Europe’s AI strategy puts forward fewer and less ambitious goals than China’s. By raising its AI investments to 1.5 billion EUR under Horizon 2020 – the EU’s biggest research and innovation program – the Commission hopes to stimulate a total increase of 20 billion EUR in private and public AI investment by the end of 2020. Most recently, it pledged another 2.5 billion EUR in AI investment as part of its new Digital Europe program. Yet, the Commission’s AI document admits that Europe is lagging behind other parts of the world in private investments by billions of euros.
Europe is home to a world-leading AI research community, extensive deep tech expertise, and competitive players in robotics, yet its strategy lacks guidance on how to capitalize on these strengths. Much of Europe’s high caliber talent has flocked to more lucrative markets because start-ups are often unable to scale up at home.
China’s top-down government spending does not guarantee the technological breakthroughs needed to take the global lead in AI. As with previous industrial policy, this approach will inevitably waste vast amounts of resources. Yet, it deserves special attention for mobilizing public and private players. China’s “wish list” approach to AI details the technologies the government deems essential without narrowly restricting researchers or entrepreneurs. It has rallied policy-makers, academia, and industry behind one mission and incentivized local governments to support private AI endeavors.
Europe needs a bolder approach to AI policy
If Europe wants to keep up, it must take a bolder approach to AI policy making. The Commission should devise concrete strategies to encourage AI research, applications, and investment in priority sectors such as robotics, while addressing weaknesses such as Europe’s worrying brain drain. Europe may be strong in basic research, but academic excellence and patents do not necessarily directly translate into economic benefits if commercialization of new technologies lags behind. Europe has to envision other mechanisms to attract start-ups, venture capital firms and AI talent, and bring these players together. Some of the tactics that China has rolled out could very well work in Europe. Tax incentives for companies, cash rewards for researchers, and preferential visa policies could help create a more supportive innovation ecosystem in the EU as well.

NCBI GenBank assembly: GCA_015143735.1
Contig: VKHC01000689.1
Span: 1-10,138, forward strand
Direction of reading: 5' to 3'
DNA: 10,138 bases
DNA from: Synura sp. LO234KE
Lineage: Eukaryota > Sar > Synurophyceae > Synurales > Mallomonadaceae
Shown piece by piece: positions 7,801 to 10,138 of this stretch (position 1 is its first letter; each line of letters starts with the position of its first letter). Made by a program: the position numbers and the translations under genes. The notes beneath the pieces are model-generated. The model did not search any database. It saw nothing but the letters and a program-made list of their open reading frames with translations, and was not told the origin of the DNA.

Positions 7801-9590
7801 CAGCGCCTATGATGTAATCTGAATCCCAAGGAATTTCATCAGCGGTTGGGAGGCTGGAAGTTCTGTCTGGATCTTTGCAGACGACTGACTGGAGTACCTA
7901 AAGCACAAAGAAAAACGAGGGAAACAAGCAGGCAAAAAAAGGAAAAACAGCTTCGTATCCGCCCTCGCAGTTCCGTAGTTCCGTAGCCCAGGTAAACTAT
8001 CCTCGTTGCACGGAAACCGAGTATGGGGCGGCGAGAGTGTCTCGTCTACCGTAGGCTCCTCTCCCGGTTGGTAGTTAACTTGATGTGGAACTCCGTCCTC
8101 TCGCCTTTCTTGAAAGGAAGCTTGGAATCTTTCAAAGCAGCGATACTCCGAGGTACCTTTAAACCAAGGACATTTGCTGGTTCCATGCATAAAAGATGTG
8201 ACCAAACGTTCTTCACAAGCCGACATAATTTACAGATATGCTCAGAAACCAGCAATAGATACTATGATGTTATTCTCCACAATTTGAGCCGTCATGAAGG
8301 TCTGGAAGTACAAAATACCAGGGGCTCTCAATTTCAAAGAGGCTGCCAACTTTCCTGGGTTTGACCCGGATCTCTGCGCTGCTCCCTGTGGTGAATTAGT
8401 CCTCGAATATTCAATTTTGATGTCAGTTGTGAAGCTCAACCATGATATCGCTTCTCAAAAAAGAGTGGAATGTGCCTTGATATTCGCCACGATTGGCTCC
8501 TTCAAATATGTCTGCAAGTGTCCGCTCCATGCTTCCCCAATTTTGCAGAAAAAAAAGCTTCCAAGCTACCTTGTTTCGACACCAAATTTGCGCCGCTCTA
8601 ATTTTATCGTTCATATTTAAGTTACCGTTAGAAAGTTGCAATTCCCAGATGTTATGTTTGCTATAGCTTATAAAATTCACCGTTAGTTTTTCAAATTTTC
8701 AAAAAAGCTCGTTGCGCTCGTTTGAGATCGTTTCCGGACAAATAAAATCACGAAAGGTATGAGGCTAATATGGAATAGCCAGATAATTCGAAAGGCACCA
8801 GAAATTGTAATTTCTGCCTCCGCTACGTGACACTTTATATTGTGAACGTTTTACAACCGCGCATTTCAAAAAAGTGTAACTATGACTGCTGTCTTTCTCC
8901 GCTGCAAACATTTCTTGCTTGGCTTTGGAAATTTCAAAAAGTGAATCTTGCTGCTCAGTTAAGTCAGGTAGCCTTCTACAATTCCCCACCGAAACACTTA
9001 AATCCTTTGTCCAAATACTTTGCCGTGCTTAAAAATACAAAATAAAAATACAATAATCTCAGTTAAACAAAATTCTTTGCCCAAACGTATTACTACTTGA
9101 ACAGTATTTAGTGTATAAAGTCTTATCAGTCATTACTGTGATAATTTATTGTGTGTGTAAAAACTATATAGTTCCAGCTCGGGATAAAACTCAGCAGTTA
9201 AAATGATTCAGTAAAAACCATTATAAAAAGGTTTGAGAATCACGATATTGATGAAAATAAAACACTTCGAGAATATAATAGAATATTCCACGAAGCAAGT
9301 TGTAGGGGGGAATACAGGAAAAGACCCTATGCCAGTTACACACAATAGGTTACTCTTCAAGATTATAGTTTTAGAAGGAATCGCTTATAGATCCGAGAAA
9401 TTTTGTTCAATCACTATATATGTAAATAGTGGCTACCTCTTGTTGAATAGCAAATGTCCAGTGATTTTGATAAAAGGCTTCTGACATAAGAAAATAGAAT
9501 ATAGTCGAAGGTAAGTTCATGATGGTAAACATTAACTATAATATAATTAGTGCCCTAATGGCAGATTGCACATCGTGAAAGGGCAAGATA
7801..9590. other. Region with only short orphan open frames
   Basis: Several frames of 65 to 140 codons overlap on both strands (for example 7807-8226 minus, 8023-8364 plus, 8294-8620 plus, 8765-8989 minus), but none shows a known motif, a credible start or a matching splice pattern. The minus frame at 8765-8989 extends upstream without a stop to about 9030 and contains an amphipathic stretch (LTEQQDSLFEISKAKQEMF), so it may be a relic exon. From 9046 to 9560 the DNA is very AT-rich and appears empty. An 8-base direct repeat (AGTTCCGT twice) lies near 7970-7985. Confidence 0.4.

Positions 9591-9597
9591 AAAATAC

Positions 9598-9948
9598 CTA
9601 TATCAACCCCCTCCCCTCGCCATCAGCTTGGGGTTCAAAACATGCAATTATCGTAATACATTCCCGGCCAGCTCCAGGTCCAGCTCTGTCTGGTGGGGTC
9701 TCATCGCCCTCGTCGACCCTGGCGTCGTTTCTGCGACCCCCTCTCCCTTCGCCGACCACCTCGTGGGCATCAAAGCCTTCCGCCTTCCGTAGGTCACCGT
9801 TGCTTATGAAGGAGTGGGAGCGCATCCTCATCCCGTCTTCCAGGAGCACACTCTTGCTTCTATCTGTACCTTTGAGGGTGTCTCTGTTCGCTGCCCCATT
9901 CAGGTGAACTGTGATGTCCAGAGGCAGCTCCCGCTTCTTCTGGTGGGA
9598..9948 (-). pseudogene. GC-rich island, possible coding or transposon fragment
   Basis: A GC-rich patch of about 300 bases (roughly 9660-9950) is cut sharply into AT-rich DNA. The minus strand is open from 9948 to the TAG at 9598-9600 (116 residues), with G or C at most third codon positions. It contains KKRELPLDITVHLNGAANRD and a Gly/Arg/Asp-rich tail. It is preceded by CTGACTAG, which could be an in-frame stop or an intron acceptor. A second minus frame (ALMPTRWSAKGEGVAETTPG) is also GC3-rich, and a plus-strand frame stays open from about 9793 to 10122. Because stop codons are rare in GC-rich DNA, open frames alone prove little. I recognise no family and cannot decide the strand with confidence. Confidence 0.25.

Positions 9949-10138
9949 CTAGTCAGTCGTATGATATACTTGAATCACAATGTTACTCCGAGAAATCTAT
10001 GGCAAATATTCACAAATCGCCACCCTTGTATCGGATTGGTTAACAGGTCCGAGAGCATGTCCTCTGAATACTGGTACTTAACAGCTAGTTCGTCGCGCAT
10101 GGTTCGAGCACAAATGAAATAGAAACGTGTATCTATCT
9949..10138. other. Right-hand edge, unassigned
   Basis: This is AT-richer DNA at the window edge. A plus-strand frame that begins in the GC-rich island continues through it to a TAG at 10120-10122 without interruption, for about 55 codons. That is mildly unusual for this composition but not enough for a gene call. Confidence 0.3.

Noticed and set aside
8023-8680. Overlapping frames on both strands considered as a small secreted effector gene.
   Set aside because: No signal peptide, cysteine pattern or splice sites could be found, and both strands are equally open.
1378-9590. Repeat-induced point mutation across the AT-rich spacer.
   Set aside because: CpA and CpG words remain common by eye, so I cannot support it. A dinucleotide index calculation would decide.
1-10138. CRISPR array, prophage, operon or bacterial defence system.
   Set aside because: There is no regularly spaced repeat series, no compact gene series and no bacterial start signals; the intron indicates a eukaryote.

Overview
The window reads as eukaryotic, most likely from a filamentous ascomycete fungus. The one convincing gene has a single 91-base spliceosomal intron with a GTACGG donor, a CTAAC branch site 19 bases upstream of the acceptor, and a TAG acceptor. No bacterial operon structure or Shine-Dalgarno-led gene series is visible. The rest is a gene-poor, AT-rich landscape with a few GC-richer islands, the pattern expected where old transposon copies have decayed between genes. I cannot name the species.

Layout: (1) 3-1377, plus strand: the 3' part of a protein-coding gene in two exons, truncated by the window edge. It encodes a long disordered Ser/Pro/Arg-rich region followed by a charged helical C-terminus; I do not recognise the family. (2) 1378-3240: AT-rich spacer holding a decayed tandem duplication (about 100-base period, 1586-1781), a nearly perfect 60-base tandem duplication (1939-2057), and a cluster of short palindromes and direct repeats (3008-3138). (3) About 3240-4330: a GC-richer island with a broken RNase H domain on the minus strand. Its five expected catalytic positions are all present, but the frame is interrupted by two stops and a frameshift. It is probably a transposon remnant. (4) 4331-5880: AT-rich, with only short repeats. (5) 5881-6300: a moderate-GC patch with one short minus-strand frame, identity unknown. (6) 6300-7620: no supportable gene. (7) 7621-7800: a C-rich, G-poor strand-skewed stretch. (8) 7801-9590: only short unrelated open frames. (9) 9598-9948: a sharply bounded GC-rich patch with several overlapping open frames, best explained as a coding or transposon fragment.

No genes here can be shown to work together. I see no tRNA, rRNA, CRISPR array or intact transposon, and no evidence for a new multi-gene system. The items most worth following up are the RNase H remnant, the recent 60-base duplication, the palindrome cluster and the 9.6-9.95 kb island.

Another key advantage is that China seems to be more comfortable with the changes ahead. Policymakers and industry representatives consistently praise AI as a potential force for good. China’s population feels at ease with adopting new technologies into everyday life situations, from mobile payments to AI-enhanced e-commerce chatbots and news aggregator platforms. The European public is more skeptical: a recent survey conducted in the UK reveals a lack of trust in algorithms among civil society. In China, discussions on the socio-economic and ethical implication of AI have only just emerged, with AI researchers and policymakers calling for stronger awareness of AI safety issues.